The eel-line, already noticed, is precisely the longline in miniature, with the exception of the hooks, which are such coarse, blunt-looking weapons, that the wonder is how they catch at all. They are sold for a mere trifle at any of the shops in the sea-port towns, and tied on with a wax end, but sometimes only with a knot of the twine itself: a turn of the wire on the shank enables you to do this. A baiting basket is required, one end for the line, the other for the baited hooks, which are placed in regular rows. My line had only three hundred hooks, but some have double that number. Herring, cut into small pieces, are the best bait: I required about a dozen for one setting, provided I eked out with mussels, but eighteen or twenty were necessary if the line was baited exclusively with herring. Mussels, however, drop off the hook so easily, that when herring can be procured they are seldom used. Seeing the long-line baited, set, and drawn, will thoroughly teach any one who has an idea of fishing-writing how to do so never will. It generally took me about an hour and a half to bait mine; so I taught a boy, who, after two or three lessons, could bait as well as myself.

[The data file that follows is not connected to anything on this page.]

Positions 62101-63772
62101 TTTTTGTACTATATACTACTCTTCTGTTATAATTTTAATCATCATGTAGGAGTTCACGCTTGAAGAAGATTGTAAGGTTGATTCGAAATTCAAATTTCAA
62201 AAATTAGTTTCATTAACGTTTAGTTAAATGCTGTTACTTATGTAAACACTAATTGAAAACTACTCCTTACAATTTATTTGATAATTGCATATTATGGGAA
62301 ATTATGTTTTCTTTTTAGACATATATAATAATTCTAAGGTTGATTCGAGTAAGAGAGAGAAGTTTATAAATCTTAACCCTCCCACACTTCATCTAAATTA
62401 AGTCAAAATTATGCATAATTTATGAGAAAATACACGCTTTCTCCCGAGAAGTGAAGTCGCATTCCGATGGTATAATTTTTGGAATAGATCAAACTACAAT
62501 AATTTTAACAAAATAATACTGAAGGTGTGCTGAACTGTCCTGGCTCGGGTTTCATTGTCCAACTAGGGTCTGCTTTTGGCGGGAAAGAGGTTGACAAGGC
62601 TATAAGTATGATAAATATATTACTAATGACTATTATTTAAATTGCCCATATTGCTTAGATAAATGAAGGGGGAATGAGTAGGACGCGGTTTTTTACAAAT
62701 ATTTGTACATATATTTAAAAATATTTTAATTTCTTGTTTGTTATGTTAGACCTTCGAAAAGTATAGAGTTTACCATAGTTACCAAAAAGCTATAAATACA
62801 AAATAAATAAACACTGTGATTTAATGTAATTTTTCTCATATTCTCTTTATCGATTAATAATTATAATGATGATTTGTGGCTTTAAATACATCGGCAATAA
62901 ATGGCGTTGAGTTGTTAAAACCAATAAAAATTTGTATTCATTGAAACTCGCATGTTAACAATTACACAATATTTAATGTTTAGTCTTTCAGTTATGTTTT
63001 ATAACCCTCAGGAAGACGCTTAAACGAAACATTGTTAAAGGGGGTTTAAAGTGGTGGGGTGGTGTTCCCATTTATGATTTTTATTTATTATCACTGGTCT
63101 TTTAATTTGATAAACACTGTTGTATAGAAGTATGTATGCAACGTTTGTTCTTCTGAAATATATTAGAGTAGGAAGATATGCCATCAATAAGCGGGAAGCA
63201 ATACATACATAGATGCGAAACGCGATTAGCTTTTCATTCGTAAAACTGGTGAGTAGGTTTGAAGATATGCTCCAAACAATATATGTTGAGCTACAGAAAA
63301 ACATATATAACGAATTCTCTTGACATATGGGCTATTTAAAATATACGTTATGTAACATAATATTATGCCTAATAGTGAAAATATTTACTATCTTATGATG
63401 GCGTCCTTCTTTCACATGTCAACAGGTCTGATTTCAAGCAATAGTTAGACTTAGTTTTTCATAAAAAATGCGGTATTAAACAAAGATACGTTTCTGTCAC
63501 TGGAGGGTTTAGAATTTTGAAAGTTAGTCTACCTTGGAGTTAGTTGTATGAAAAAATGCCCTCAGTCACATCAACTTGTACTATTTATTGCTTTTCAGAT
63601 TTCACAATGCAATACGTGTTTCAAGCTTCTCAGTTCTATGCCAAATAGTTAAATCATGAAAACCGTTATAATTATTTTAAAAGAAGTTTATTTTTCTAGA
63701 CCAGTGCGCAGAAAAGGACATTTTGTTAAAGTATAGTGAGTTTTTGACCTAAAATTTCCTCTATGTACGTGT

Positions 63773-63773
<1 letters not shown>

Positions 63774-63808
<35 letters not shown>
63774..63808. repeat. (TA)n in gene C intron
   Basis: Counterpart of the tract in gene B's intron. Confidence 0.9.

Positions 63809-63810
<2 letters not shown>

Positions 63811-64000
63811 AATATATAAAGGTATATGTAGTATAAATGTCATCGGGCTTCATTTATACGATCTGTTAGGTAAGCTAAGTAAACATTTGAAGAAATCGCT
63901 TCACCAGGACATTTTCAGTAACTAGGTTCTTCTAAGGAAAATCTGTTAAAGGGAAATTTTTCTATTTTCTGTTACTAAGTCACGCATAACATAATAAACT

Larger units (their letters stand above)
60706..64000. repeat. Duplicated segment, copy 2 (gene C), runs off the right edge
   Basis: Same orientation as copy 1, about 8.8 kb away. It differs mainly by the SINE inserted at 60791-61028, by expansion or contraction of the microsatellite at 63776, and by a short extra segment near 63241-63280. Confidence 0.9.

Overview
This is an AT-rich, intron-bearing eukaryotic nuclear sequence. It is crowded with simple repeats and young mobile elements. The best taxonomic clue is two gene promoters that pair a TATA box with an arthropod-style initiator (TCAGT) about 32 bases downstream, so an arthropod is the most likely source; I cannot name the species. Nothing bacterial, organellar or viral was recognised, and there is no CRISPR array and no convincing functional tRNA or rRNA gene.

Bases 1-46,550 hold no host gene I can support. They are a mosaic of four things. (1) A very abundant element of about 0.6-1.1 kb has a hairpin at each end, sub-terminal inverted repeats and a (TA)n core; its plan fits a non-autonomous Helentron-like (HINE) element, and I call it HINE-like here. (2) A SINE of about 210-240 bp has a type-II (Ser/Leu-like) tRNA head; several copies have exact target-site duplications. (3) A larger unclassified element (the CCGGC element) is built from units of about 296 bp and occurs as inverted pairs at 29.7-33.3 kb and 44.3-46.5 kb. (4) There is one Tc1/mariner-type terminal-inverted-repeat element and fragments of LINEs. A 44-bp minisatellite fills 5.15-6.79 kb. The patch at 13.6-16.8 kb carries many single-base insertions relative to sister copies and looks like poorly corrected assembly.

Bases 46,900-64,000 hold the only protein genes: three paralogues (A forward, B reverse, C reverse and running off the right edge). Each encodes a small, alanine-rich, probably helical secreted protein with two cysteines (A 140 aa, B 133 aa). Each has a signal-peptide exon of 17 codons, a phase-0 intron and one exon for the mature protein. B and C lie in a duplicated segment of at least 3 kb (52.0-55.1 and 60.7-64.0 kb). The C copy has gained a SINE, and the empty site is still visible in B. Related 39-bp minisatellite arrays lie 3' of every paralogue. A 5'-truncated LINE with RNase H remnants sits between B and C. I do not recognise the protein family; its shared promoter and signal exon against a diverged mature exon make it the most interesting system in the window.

The best time to set the long-line is after low water, when the tide has flowed a little, and brought the fish with it. To know the different "hauls" [Banks, and parts of the loch, where the shoals of fish congregate.] is most important, as your success in a great measure depends upon the selection of a good one. After the line is set, it should be left exactly one hour; and, if you have hit upon a shoal, you will most likely half fill the boat. I have several times killed about a dozen, from twenty to fifty pounds-weight, besides quantities of smaller. The fish for the most part taken are cod, ling, haddock, skate, large flounders, and enormous conger-eels, some of the latter more than half the length of your boat, and as thick as a man's leg. These would generally be thrown back again, were it not for the havoc they make among the other fish, and the damage they do to the set-lines. Their throats are, therefore, cut as soon as they are pulled up, after which operation they will live for hours. The skate is also very tenacious of life; and nothing can be more absurd than the grotesque, pompous faces it will continue to exhibit for sometime after being deposited in the boat. The round shape of its jagged crown is exactly like a judge's wig; and when it puffs out its cheeks, the whole face and head so forcibly remind one of those learned lords, that you almost fancy you hear it pronouncing sentence upon the devoted congers. The conger, if dressed like other fish, is uneatable ; but when the oil is taken out, by parboiling, some people prefer it to cod. Care should be taken to untwist the line as much as possible when drawing it, which saves a deal of trouble afterwards. There is generally so much filth and discomfort in the whole business, that gentlemen seldom care to engage in it, except a few times from curiosity. [Thunder is generally believed to be destructive to fishing of all kinds-and so it often is. I, however, know an instance, when a friend of mine set his long-line just before a tremendous storm, which raged the whole hour it was in the water. As soon as it cleared, he rowed to his line, with no hope of success for that day : to his astonishment it was perfectly loaded with heavy fish. Something similar happened to myself, when going to fish the Almond, near Edinburgh. I was overtaken by a thunder-storm when close to the river; directly upon its subsiding, I commenced fishing, and at the second or third throw hooked a fine trout. After a few hours I returned home, having had excellent sport.]